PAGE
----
Salinity increases the toxicity of silver nanocolloids to Japanese medaka embryos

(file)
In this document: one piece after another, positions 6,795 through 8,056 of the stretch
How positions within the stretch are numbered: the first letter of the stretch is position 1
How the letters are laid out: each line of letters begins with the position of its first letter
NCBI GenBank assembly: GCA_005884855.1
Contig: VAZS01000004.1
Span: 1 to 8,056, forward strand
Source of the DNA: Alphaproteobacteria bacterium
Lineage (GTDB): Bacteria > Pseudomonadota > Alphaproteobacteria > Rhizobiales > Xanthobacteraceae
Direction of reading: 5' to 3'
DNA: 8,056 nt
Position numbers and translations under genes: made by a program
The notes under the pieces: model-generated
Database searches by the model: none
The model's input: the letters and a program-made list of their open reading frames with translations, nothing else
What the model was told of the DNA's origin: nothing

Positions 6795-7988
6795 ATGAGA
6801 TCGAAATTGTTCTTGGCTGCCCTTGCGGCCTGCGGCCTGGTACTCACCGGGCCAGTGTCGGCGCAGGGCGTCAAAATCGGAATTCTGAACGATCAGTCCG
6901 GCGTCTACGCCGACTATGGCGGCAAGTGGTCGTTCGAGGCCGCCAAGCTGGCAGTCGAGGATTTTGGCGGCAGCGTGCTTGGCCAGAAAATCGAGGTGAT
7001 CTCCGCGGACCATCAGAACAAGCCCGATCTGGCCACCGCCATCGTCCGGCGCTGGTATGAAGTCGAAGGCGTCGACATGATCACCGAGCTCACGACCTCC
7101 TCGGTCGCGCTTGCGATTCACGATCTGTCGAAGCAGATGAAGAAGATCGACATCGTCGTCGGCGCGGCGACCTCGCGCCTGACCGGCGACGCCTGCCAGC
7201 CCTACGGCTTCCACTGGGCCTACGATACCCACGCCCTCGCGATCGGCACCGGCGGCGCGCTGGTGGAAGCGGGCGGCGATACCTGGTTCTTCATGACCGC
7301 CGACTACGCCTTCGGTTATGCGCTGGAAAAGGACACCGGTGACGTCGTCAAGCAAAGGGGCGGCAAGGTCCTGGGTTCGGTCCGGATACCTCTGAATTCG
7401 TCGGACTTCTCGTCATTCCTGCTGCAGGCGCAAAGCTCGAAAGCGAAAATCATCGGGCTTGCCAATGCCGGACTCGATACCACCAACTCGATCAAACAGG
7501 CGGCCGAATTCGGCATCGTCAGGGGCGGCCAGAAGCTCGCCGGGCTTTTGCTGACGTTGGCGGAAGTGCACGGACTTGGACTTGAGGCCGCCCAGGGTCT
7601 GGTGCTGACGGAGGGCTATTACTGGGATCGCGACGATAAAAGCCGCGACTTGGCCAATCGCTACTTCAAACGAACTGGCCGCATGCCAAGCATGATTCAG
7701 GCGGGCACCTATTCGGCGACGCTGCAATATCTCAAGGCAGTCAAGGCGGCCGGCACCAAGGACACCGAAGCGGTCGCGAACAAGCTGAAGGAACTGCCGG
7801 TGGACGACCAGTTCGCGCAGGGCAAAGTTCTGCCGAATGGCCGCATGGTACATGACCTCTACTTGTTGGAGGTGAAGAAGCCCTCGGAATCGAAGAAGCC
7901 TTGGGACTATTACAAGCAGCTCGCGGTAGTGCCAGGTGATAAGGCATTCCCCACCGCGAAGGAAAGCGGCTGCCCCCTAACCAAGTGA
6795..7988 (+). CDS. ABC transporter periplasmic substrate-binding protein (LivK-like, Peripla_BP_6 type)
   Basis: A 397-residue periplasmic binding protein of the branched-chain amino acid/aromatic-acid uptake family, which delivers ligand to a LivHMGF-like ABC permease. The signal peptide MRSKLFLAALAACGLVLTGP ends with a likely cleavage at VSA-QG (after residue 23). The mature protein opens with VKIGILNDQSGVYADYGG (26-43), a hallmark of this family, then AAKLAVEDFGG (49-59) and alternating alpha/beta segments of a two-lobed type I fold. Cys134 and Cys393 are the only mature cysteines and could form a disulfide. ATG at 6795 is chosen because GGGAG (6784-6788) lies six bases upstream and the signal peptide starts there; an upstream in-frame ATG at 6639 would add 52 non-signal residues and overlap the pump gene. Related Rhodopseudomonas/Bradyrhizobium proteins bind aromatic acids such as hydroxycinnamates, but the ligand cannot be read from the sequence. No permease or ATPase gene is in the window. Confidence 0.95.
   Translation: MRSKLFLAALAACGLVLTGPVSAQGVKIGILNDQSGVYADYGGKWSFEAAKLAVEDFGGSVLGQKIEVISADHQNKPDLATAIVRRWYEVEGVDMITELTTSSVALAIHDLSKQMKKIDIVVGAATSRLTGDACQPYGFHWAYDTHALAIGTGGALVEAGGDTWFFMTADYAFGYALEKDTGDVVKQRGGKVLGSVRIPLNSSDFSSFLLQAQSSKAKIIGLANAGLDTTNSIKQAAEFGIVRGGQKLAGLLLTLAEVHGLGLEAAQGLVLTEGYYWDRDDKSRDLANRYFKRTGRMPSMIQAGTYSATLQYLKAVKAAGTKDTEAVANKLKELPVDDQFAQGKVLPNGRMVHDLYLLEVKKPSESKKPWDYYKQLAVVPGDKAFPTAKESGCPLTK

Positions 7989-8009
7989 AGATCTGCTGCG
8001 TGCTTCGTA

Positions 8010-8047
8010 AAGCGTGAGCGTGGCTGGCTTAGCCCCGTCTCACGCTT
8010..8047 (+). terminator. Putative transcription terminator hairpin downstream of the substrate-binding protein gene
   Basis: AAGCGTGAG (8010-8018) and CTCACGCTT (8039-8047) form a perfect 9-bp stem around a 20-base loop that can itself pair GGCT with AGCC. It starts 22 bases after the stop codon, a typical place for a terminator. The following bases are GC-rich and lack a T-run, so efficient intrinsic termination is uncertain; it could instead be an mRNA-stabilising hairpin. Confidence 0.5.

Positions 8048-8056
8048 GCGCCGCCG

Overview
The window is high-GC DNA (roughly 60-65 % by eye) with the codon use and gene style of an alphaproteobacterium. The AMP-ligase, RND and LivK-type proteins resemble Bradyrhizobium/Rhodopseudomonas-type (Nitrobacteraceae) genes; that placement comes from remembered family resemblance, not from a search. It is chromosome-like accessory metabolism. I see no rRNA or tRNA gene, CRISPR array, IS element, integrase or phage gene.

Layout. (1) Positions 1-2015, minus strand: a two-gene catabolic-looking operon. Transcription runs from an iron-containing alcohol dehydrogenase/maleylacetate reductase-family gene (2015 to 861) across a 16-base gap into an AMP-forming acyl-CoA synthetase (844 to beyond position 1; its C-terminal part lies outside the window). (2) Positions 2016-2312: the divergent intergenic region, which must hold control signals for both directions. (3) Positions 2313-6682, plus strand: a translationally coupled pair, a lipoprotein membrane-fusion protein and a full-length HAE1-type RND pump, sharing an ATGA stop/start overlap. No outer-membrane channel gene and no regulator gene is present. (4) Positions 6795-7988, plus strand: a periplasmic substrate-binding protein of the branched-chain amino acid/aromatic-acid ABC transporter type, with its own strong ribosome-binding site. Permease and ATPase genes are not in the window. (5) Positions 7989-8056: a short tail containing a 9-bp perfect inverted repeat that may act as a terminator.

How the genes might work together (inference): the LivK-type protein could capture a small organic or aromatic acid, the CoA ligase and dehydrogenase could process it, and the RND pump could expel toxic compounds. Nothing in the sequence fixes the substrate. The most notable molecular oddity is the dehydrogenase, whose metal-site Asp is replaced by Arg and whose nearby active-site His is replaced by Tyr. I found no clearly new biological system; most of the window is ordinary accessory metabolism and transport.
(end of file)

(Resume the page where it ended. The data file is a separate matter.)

To investigate the effects of salinity on the toxicity of silver nanocolloids (SNCs, 28.4 nm in diameter) in aquatic environments (freshwater, brackish water, and seawater), we exposed 15 medaka eggs in triplicate to SNCs at 10 mg L−1 in different salinities of embryo-rearing medium (ERM) (1×, 5×, 10×, 15×, 20×, and 30×) until hatching (1× ERM and 30× ERM have osmotic pressures equivalent to freshwater and seawater, respectively). With increasing concentration of ERM, SNCs aggregated to 437.3 nm in diameter in 30× ERM solution. Simultaneously, soluble silver chloro complexes (various combinations of [AgCl]0, [AgCl2]1−, [AgCl3]2−, and [AgCl4]3−) were calculated to have been formed. The patterns of the absorption spectra of SNCs and AgNO3 (a reference compound) differed markedly in ERM at different salinities, indicating that different soluble silver complexes were present in each solution. With increasing salinity, the chorion resistance decreased, and the salinity in the medaka eggs, as indicated by the osmotic pressure, increased. Simultaneously, uptake of SNCs or other silver complexes into the embryos also increased compared with that of AgNO3 in 20× and 30× ERM. In the presence of SNCs in 20× ERM, embryo hatching rate and full body lengths of post-hatch larvae were significantly lower than those with AgNO3. The toxic effects of SNCs on the hatching rate increased significantly in media of high salinity and were greater than those of AgNO3. SNCs and related silver chloro complexes exhibited higher bioavailability and medaka embryo toxicity in saline conditions than did AgNO3. SNCs pose greater ecological risks to fish embryos in high-salinity aquatic environments than in freshwater environments.